Former Pakistani President Pervez Musharraf has been indicted in connection with the 2007 assassination of opposition leader and former Prime Minister Benazir Bhutto. It is the first time that a current or ex-army chief has been charged with a crime in Pakistan. Musharraf denies any involvement or conspiracy in Bhutto’s murder. He says the charges are politically motivated. The BBC says the indictment was expected but has been delayed because of threats to Musharraf’s life. He made his appearance at a Rawalpindi court amidst tight security. Bhutto, a popular opposition figure during Musharraf’s presidency was killed at an election rally in Rawalpindi in December 2007. Six others were charged along with Musharraf, including 4 suspected militants and two senior police officials.

    Read the full story on Rappler.

  7. Worst radioactive leak from Fukushima waste tank

    GROUND ZERO. This hand out picture taken by Tokyo Electric Power Co (TEPCO) on August 19, 2013 shows contaminated water which leaked from a water tank at TEPCO's Fukushima Dai-ichi Nuclear Power Plant at Okuma town in Fukushima prefecture. AFP / TEPCO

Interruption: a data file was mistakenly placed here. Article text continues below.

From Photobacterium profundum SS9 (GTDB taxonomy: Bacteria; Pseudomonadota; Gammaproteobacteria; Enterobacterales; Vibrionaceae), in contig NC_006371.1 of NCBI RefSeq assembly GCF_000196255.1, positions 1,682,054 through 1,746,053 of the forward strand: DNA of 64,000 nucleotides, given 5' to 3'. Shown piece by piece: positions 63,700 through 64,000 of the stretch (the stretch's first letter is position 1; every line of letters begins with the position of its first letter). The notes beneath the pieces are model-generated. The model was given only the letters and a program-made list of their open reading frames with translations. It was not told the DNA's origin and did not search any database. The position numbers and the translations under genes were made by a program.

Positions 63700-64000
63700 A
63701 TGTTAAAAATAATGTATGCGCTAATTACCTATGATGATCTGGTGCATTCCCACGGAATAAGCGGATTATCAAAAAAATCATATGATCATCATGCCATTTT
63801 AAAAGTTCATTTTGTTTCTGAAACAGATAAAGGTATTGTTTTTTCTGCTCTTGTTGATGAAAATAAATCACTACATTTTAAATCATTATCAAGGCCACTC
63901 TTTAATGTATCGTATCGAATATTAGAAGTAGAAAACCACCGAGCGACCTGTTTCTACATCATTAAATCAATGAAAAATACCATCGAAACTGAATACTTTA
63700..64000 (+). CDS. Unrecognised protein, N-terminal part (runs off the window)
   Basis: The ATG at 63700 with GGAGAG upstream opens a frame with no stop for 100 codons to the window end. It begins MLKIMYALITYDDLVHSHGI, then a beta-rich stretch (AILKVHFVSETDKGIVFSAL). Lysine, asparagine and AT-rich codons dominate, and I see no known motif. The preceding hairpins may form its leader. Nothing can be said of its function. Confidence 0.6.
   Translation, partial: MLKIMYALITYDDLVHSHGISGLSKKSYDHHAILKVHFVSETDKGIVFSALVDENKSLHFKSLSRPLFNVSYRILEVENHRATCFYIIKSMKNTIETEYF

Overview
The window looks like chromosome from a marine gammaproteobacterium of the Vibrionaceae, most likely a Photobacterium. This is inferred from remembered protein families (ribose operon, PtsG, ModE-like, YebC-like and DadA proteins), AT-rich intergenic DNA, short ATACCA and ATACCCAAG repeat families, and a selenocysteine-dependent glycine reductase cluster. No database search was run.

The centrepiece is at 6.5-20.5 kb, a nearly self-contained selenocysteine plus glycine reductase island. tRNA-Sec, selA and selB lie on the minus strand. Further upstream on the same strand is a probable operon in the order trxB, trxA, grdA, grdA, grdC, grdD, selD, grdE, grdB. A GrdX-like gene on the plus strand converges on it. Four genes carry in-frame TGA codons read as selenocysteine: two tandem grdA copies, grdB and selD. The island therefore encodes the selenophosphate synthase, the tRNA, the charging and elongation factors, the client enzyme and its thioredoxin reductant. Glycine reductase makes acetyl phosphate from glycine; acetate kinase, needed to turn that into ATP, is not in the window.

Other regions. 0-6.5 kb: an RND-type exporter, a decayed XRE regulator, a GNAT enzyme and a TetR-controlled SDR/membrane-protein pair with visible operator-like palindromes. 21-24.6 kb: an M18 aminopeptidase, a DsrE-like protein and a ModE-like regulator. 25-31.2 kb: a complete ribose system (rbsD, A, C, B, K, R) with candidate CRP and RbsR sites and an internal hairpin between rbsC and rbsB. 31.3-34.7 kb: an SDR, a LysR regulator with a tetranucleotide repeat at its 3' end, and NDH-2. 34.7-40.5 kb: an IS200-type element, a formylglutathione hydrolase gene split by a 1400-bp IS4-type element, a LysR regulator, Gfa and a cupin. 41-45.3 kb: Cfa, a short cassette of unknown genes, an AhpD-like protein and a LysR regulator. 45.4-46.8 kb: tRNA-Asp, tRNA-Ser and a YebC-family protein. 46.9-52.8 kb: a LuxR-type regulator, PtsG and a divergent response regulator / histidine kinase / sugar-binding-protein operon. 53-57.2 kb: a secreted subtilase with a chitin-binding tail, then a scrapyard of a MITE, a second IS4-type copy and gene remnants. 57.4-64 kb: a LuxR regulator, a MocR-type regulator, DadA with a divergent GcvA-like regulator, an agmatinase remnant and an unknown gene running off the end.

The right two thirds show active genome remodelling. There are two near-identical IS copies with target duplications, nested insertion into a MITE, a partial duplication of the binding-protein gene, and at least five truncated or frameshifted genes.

Some 300 tons of radioactive water is believed to have leaked from a tank at Japan’s crippled nuclear plant, the worst such leak since the crisis began, the operator said Tuesday, August 20. Tokyo Electric Power Company (TEPCO) said the leak was believed to be continuing Tuesday at Fukushima and it had not yet pinpointed the source of it. Puddles of water with extremely high radiation levels have been found near the water tanks at the plant. The radiation present is the equivalent of five years worth of normal exposure for a power plant worker but compressed in one hour, TEPCO said. Since a quake-generated tsunami struck Fukushima in March 2011, knocking out reactor cooling systems and sparking meltdowns, there have been four similar leaks from tanks of the same design. TEPCO admitted the toxic water might contaminate groundwater and flow into the Pacific Ocean “in the longer term”, but said it was working to avoid such a situation.

    Read the full story on Rappler.

  8. Zest Air resumes operations

    FLYING AGAIN. CAAP lifts the suspension order it imposed on budget carrier Zest Air. Photo by AFP